Amounts subject to the limitation

The term “business interest” means interest paid or accrued on indebtedness properly allocable to the taxpayer’s trade or business. From a technical perspective, the definition of “interest” includes amounts paid or accrued as compensation for the use of money. This definition encompasses items that are not traditionally treated as interest under federal income tax law, such as guaranteed payments made by a partnership for the use of a partner’s capital, loan commitment fees, debt issuance costs, and certain types of lease payments. A proposed anti-avoidance rule treats any expense or loss as interest if it is incurred in consideration of the time value of money and is related to a transaction in which the taxpayer secures the use of funds for a period of time. Accordingly, taxpayers should not rely on the financial accounting designation of an item of income or expense as interest or otherwise. Careful analysis will be required to determine the appropriate treatment of a transaction or financing arrangement when calculating the amount of deductible business interest expense.

New Section 163(j) does not limit the deductibility of a taxpayer’s investment interest; only business interest is limited. None of a Subchapter C corporation’s interest is considered investment interest. However, a partnership or S corporation may have both business interest and investment interest. Taxpayers should keep adequate records to isolate the business interest amounts from investment interest amounts.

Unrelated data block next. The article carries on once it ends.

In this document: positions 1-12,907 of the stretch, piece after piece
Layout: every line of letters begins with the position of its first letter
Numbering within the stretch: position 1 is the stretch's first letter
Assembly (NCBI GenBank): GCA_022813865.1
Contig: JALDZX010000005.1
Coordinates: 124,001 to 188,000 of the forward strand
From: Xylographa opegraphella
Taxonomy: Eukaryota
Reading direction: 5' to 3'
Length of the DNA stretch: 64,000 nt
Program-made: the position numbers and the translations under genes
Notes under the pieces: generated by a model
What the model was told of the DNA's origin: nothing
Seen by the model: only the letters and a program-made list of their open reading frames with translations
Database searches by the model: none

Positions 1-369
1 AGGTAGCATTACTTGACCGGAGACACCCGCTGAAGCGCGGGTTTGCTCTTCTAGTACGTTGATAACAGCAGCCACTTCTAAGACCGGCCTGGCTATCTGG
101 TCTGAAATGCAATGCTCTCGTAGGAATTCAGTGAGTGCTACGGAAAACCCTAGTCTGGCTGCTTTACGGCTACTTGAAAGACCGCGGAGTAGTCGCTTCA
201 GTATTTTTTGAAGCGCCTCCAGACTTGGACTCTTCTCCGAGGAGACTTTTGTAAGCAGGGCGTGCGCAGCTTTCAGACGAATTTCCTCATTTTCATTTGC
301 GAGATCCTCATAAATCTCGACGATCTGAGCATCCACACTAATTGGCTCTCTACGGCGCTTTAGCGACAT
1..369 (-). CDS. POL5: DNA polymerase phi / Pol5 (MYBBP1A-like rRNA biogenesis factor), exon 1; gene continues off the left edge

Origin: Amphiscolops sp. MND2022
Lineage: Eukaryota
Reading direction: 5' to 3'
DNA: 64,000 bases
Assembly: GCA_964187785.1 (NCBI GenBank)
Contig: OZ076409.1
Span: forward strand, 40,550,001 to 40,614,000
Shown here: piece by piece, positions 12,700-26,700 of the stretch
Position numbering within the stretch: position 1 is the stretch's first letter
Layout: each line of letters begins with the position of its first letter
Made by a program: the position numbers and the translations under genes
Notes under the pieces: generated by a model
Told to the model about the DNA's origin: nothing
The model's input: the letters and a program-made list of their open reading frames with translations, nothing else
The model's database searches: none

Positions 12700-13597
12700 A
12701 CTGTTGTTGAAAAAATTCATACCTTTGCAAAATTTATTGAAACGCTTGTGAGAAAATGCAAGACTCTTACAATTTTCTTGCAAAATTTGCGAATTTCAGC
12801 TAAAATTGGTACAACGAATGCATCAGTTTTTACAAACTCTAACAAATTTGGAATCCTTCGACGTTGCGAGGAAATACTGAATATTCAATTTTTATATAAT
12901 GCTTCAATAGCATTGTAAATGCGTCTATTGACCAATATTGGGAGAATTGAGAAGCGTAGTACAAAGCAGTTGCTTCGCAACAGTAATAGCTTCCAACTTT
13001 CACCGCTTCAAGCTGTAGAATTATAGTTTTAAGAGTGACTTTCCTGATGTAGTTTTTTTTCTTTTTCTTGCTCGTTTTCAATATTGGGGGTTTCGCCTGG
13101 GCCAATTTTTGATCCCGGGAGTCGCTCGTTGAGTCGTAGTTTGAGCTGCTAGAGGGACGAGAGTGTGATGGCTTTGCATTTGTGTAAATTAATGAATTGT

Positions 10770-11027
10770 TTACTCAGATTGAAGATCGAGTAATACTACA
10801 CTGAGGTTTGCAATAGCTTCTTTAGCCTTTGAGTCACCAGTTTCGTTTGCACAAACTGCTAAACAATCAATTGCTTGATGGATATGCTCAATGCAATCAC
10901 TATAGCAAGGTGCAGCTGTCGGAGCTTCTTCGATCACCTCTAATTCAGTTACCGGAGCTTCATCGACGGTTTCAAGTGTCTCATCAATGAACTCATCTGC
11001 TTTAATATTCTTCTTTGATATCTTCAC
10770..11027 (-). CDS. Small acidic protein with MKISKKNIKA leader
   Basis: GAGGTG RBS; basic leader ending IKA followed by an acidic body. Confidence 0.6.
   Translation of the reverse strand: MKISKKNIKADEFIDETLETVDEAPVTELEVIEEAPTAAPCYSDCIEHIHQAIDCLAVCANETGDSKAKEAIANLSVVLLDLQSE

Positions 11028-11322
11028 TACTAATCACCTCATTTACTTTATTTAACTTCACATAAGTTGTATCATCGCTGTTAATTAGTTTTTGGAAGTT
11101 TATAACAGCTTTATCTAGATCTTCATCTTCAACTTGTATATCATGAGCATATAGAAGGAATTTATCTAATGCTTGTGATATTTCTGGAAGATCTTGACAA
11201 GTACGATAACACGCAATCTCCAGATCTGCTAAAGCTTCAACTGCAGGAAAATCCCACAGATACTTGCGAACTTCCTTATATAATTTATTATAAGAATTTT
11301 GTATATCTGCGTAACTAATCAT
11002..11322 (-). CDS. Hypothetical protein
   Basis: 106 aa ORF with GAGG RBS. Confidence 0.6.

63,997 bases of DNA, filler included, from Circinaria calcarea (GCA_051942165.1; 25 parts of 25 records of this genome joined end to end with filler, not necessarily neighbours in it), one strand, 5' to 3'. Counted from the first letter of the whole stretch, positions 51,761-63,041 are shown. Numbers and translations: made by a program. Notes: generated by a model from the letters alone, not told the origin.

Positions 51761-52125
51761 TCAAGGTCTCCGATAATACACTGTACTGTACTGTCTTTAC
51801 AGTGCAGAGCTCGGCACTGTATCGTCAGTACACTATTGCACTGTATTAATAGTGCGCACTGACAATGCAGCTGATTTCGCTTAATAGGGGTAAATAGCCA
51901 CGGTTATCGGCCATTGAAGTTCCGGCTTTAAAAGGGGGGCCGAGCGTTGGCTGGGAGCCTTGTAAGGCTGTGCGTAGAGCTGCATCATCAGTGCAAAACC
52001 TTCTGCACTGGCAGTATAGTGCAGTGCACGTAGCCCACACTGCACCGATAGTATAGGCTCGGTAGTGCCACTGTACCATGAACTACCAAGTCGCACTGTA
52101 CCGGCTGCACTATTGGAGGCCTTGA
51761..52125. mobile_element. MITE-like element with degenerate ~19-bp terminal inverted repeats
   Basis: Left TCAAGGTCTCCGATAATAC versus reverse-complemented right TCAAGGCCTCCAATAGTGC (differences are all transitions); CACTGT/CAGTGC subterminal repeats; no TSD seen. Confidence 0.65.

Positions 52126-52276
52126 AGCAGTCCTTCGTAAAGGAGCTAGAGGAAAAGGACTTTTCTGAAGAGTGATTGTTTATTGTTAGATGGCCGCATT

Key exceptions

Small businesses (a taxpayer whose average annual gross receipts for the prior three taxable years do not exceed US$ 25 million) and certain regulated utility trades or businesses are exempted from the new business interest limitation rules.

Taxpayers can make an irrevocable election out of the New Section 163(j) limitations with respect to certain types of trades or businesses. These elections are made at the trade or business level, not the entity level. It is possible a taxpayer will have one trade or business that may elect out and another that may not. Trades or businesses that may elect out include real property trades or businesses and farming businesses.

A real property trade or business is the development, redevelopment, construction, reconstruction, acquisition, conversion, rental, operation, management, leasing, or brokerage of real property. An electing real property trade or business is subject to special depreciation rules.

A farming business is the operation of a farm or nursery, the raising and harvesting of trees, or a specified agricultural or horticultural cooperative.

Planning considerations

Foreign companies conducting business in the United States should revisit the efficiency of their capital structures. Recent reductions in the federal corporate income tax rate coupled with newly enacted NOL carryforward limitations and interest expense deduction limitations discussed above may make equity funding US operations more attractive to foreign companies.


Michael Smith – Principal – Global Tax Services
CliftonLarsonAllen LLP

Amanda Hernandez – Senior Associate – Global Tax Services
CliftonLarsonAllen LLP